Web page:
William S. Maynard

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William Sumner Maynard (April 25, 1802 – June 18, 1866) was a politician from the U.S. state of Michigan, who served as mayor of Ann Arbor, Michigan from 1856 to 1858 and again from 1865 to 1866. Maynard was born in Berkshire County, Massachusetts. He suffered from severe depression and (while still Mayor) committed suicide in 1866 by an overdose of (laudanum) morphine. Long notes of explanation were found in the pockets of his dressing gown, detailing Maynard's struggles with "The Evil One" (a synonym for Satan). The notes were published verbatim in Ann Arbor's several weekly newspapers. Maynard had been Ann Arbor's biggest land developer, a member and organizer in 1836 of the Ann Arbor Land Company, which acquired the former Henry Rumsey farm east of town, conveying 40 acres thereof to the newly formed State of Michigan as the site of the future University of Michigan, while hoping to profit by subdividing and selling town lots adjacent to the campus. Maynard also developed much of the land west of Ann Arbor's Main Street, as far west as the present Seventh Street. His own landmark dwelling was on the northwest corner of Main and William Street, and the estate stretched west to the present Ashley street, and halfway up the block to Liberty. For many years he owned a grocery, drug and dry-goods store and was said to be the wealthiest man in Ann Arbor at the time of his suicide. His grave is in Forest Hill Cemetery in Ann Arbor.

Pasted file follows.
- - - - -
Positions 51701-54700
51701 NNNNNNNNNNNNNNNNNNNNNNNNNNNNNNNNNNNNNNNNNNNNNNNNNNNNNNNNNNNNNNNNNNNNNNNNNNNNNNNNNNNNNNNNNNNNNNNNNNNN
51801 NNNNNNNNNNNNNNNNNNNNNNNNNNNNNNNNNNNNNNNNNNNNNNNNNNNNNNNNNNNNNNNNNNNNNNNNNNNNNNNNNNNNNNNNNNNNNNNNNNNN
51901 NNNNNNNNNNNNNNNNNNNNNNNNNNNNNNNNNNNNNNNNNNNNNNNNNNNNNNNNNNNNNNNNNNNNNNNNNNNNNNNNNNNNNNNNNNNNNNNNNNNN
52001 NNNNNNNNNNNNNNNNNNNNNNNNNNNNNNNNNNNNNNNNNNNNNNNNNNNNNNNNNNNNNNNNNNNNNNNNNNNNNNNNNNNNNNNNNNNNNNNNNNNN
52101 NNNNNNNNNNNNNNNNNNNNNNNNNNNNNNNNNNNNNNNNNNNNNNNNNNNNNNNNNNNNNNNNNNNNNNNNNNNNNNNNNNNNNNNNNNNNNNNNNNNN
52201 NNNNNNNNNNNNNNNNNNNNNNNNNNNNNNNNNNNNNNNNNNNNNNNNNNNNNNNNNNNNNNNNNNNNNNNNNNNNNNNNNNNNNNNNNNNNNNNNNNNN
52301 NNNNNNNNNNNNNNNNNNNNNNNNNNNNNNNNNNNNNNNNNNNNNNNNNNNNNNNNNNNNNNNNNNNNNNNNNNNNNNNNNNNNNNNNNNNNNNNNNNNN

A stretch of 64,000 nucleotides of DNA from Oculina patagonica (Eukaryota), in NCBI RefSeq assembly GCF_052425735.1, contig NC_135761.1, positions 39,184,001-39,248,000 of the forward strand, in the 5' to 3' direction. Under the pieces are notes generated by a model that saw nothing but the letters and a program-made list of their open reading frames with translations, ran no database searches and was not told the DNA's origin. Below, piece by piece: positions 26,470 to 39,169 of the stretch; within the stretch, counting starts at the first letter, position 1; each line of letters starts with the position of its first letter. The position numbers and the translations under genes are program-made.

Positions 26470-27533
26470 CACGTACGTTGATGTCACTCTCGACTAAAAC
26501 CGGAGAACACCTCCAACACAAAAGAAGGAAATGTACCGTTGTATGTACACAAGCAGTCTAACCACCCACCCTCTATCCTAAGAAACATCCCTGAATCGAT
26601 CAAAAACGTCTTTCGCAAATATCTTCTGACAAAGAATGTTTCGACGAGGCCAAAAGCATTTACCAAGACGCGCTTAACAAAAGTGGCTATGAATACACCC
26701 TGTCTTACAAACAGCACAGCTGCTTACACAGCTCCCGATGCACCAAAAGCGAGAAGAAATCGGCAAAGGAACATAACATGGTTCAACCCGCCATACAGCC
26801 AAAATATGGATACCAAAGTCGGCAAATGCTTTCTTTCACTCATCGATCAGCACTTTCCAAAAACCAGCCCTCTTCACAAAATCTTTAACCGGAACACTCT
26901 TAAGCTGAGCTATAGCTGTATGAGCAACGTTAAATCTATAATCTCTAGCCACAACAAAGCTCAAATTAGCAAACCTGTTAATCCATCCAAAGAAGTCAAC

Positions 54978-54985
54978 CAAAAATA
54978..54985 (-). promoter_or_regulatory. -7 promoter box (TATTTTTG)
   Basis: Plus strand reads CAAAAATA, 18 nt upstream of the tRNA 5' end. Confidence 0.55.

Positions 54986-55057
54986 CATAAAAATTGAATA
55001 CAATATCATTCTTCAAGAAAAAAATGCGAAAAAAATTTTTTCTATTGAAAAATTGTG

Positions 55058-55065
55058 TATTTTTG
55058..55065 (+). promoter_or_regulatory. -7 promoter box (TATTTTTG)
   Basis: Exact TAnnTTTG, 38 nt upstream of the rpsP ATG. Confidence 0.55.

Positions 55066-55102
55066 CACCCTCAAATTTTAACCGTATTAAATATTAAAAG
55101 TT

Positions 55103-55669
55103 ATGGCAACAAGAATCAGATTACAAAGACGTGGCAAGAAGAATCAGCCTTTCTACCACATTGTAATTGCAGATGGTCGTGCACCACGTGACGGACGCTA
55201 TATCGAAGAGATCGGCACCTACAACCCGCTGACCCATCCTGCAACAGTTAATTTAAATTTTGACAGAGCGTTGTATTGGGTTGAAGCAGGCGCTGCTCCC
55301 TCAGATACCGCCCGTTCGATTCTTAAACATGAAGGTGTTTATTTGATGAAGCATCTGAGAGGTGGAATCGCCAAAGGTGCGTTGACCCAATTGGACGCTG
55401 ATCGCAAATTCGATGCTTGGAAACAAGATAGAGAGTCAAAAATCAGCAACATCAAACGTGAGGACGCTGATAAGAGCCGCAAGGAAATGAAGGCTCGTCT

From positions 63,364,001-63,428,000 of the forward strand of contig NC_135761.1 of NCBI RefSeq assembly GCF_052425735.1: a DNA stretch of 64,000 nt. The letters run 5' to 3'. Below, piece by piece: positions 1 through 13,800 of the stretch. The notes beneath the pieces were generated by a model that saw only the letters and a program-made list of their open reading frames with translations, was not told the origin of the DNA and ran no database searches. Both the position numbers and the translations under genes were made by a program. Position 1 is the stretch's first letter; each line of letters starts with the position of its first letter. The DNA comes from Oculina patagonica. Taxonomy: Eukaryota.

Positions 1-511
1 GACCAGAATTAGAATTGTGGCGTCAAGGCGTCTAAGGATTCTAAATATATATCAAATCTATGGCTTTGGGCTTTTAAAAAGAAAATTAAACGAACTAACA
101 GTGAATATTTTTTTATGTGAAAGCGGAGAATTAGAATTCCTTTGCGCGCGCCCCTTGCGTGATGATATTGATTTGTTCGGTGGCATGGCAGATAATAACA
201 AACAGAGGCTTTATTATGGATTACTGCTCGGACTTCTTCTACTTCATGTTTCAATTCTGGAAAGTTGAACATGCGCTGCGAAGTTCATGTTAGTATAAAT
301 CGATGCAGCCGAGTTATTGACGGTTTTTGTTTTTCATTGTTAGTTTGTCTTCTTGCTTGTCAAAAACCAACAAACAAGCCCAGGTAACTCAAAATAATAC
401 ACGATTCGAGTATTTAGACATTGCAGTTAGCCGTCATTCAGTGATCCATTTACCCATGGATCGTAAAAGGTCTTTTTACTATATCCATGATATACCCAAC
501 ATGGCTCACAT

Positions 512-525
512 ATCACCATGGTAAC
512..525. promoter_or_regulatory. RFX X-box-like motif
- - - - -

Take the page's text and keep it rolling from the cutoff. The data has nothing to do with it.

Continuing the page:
Maynard's first wife was Julia Guiteau (d. 1856), whose nephew, Charles Julius Guiteau, assassinated President James Garfield on July 2, 1881. For a short while in 1859 Charles Guiteau lived with his uncle in Ann Arbor, while trying to gain admission to the University of Michigan.

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Political offices
Preceded by
James Kingsley
Mayor of Ann Arbor, Michigan
1856–1858
Succeeded by
Philip Bach
Preceded by
Ebenezer Wells
Mayor of Ann Arbor, Michigan
1865–1866
Succeeded by
Oliver M. Martin